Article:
MANAGING EMOTIONS deals with the skills to choose how to express one’s own emotions and respond to those of others. A person needs to understand how emotions convey information and to the extent that they are under voluntary control, may want to remain open to emotional signals so long as they are not too painful, and block out those that are overwhelming. In between, within the person's emotional comfort zone, it becomes possible to regulate and manage one's own and others' emotions so as to promote one's own and others' personal and social goals. The means and methods for emotional self-regulation has become a topic of increasing research.

    Improvisation is a process of playful interaction that heightens awareness of mental habits and patterns, provides an opportunity to decide whether or not they are effective and useful while shaping more creative, spontaneous choices. Our automatic, subconscious structures and defenses are challenged almost immediately by the process of improvisation. Simply not knowing what is going to happen next in a scene or joining in a game that appears to be silly and pointless can and does trigger tension, and that for reason it can be uncomfortable. What is special about improvisation as a creative process is that while it can make us acutely aware of the mental structures and internal controls from which we are operating - especially when under stress - it is at the same time lighting up the neural pathways and biochemistry associated with reward. Novelty, surprise and unpredictability are stimulating to both the thinking and emotional brain, which produces a sense of aliveness and fun.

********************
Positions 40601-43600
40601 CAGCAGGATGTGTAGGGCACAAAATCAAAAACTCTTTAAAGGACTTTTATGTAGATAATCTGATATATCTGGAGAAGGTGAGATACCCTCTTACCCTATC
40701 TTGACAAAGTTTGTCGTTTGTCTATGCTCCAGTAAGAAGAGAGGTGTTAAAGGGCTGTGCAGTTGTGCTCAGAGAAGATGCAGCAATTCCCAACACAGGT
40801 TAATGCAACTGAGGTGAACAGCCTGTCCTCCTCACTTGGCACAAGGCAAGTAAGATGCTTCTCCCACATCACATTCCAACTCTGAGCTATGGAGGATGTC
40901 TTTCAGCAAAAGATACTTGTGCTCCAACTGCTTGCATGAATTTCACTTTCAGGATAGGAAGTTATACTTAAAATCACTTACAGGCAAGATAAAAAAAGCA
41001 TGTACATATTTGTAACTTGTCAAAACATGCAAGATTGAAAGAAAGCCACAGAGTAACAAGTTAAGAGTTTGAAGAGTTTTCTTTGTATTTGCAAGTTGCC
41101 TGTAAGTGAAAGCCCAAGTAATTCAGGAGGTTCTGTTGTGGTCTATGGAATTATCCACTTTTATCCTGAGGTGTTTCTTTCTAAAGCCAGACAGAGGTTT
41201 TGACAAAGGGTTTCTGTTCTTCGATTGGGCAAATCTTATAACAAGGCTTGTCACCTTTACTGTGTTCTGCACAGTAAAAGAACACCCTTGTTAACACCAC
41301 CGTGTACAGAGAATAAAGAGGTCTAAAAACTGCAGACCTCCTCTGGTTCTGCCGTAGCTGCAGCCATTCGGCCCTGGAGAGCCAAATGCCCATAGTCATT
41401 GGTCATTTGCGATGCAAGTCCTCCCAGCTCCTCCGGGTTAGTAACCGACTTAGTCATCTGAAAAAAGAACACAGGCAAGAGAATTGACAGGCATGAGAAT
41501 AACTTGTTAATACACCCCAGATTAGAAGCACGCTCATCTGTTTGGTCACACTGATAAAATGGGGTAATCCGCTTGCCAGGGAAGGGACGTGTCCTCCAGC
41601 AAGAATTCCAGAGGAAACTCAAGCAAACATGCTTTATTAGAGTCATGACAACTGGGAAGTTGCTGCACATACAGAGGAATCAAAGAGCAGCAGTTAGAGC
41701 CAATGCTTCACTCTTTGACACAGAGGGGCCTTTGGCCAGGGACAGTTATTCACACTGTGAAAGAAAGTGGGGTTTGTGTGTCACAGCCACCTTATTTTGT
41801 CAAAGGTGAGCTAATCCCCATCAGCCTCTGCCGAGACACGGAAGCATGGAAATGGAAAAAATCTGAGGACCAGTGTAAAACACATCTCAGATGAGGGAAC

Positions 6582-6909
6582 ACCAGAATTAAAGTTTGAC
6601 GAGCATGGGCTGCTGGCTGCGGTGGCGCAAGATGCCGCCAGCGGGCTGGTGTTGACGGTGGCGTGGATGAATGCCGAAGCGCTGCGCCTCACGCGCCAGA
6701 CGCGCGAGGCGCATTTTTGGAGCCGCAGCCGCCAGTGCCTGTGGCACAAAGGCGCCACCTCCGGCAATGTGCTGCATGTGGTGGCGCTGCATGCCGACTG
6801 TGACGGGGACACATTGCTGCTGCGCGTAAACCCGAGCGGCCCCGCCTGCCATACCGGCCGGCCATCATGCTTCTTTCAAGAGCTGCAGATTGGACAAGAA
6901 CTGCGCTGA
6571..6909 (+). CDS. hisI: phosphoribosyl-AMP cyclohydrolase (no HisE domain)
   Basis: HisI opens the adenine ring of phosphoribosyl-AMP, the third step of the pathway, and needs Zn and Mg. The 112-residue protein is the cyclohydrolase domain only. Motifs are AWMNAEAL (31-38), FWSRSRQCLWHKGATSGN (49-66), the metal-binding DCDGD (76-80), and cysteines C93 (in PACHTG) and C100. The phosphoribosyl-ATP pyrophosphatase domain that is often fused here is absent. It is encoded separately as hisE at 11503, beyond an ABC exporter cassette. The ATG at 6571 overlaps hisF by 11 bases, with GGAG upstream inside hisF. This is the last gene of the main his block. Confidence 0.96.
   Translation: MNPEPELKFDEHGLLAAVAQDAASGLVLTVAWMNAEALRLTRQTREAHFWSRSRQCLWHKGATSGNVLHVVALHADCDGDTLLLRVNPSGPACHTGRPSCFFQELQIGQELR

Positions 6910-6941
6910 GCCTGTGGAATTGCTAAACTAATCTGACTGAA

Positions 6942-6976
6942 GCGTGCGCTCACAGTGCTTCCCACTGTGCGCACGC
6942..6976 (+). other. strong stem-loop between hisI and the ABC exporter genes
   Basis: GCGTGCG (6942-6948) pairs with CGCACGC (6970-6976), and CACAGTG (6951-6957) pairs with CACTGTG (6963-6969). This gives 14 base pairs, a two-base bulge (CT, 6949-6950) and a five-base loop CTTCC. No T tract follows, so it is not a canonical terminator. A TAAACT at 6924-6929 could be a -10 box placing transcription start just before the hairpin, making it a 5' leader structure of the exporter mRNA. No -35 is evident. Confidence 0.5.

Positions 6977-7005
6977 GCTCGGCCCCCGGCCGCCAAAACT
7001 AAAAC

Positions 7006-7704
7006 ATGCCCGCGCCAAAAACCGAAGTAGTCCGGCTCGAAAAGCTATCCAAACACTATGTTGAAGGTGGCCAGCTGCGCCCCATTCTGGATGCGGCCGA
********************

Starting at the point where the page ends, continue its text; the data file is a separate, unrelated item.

The process of developing Emotional Intelligence is exactly the same. By becoming
aware of the defenses and self-protections we employ to feel a sense of psychological safety we are more available to conscious, creative choices in response to the same conditions. In the capacity to self-regulate and choose our attitudes and behavior is a tremendous freedom. 
     Self-awareness is associated with emotional intelligence. Daniel Goleman, co-director of the Consortium for Research on Emotional Intelligence in Organizations and author of numerous books about Emotional Intelligence defines self-awareness as "the ability to monitor our inner world – our thoughts and feelings." 
     An article on Harvard Business Review’s website titled “For A More Flexible Workforce Hire Self-Aware People” links higher self-awareness to the capacity to be flexible and shift in response to changing situations. “Understanding that one has certain tendencies leads to recognition that those tendencies serve one better in some situations than others. That recognition in turn leads to a willingness to assess a situation and adjust one’s approach to it, if called for…Self-awareness is a millennia-old area of study – the aphorism “know thyself” dates back to at least to Socrates. Why is it important to organizational performance? According to Gary Yukl, a researcher on leadership “self-awareness makes it easier to understand one’s own needs and likely reactions if certain events occurred, thereby facilitating evaluation of alternative solutions.” He defines the concept as including “understanding of one’s own needs, emotions, abilities, and behavior,” indicating that a person able to identify his or her own strengths and weaknesses will be more effective.”